The word desert is not often associated with vibrant, freshly grown fruits and vegetables. However, recently, a group of local and out-of-town food system specialists went on a four-hour tour of the Las Vegas Valley to harvest a variety of produce, grown both indoors and outdoors, which they would turn into a meal later that evening. Located in the Mohave Desert, this urban region in southern Nevada receives a little over four inches of annual rainfall and has very challenging soil conditions. Growing fresh produce is undoubtedly a challenge, but numerous community gardens thrive in the valley, growing a surprising variety of crops that do well in the desert. The group of specialists spent the day visiting a number of different places to examine and collect local produce, even in temperatures exceeding 100 degrees. Dr. Wayne Roberts, global food policy analyst and author, was impressed at the levels of community support for urban agriculture seen in the Las Vegas Valley. The first stop on the tour was Zion Garden Park, an award-winning community garden located at Zion United Methodist Church and surrounded by the highest food insecure neighborhoods within the Las Vegas metropolitan area. The one-acre community garden features 64 raised garden beds which are leased to community members who plant, manage, and harvest the raised beds with the oversight of the Zion Garden Team. A great story was recently published by the USDA-Natural Resources Conservation Service which highlights the development of Zion Garden Park over the last year. At this stop, the urban foragers assisted William and Rachel Smith, owners of one of the raised beds, with digging up sweet potatoes they planted in the spring. The Smith's had planted just one sweet potato a few months earlier and that afternoon, the group harvested nearly twenty large, beautiful sweet potatoes from their raised garden bed. Sweet, ripe, Sugar Baby watermelons and mint were among the additional produce gathered at Zion Garden Park.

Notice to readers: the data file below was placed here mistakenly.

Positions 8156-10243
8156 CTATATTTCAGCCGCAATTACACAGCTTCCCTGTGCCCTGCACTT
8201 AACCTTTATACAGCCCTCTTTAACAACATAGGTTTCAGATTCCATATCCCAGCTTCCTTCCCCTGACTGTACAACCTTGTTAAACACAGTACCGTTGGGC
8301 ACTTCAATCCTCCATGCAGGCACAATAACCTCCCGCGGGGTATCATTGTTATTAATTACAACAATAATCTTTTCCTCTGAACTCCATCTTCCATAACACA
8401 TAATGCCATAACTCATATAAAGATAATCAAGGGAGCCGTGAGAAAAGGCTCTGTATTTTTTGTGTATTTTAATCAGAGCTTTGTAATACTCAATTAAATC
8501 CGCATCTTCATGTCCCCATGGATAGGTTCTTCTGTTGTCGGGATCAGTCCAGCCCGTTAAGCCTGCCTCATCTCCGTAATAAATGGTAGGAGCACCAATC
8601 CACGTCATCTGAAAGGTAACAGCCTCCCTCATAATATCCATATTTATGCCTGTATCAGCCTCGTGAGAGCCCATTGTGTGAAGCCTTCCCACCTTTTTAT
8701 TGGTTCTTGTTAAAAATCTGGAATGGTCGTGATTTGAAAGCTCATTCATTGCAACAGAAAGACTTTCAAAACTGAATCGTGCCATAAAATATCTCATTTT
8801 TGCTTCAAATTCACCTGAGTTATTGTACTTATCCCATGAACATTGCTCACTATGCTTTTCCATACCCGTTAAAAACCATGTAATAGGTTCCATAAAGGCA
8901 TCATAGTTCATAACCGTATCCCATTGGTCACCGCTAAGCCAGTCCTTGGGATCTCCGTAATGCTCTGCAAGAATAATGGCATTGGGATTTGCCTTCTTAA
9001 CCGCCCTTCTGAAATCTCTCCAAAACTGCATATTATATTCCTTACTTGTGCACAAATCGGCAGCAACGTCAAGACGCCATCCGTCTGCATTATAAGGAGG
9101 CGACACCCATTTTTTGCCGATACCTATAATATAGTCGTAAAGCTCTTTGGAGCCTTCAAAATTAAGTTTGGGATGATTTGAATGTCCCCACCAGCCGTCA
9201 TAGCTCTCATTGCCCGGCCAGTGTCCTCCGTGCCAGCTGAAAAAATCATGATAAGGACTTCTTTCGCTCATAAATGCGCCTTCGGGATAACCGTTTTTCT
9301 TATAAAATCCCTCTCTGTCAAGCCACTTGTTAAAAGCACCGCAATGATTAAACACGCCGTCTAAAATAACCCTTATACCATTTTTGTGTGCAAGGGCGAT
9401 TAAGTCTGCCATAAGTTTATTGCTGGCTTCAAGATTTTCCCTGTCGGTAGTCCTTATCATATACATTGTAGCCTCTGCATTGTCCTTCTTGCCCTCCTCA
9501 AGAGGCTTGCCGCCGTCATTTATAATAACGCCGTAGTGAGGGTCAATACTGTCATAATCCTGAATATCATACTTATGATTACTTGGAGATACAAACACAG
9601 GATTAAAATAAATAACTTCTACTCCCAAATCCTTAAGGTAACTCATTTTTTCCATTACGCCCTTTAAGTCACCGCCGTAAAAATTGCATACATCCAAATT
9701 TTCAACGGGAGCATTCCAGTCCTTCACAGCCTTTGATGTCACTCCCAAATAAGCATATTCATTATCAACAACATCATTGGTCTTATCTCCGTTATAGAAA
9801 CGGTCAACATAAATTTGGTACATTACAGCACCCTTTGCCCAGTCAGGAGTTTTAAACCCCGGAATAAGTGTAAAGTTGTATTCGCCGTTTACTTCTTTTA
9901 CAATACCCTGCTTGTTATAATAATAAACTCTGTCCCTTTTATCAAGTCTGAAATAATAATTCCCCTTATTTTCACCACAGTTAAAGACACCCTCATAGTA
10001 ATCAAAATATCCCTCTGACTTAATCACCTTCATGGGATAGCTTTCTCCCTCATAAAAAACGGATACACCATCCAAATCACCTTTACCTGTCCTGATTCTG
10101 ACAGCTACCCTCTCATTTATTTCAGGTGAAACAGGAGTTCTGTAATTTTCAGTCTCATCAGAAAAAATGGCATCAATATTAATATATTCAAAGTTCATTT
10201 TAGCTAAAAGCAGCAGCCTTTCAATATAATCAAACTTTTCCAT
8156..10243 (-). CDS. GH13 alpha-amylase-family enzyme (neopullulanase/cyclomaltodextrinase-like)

After spending a little while in the desert warmth, the group looked forward to heading indoors for the next stop, which was at Indoor Farms of America, a local agriculture company that specializes in aeroponic growing technologies. Using up to 97% less water than traditional farming, Indoor Farms of America grows a range of fresh produce, including herbs, leafy greens, and strawberries, in their warehouse located just a few minutes from the Las Vegas strip. Indoor Farms of America Co-founders, David Martin and Ronald Evans, guided the group on a tour of their facilities, which featured rows of their patented vertical living walls planted with baby butter lettuce and lemon basil, of which some was collected for the upcoming meal. Helping to pick lemon basil from one of the living walls was Dr. Lori Stahlbrand, an expert in food systems and sustainability visiting from Toronto, Canada. Harvesting the aeroponically-grown produce indoors from the living walls was quite the contrast to having unearthed sweet potatoes from the soil in the afternoon heat just an hour before.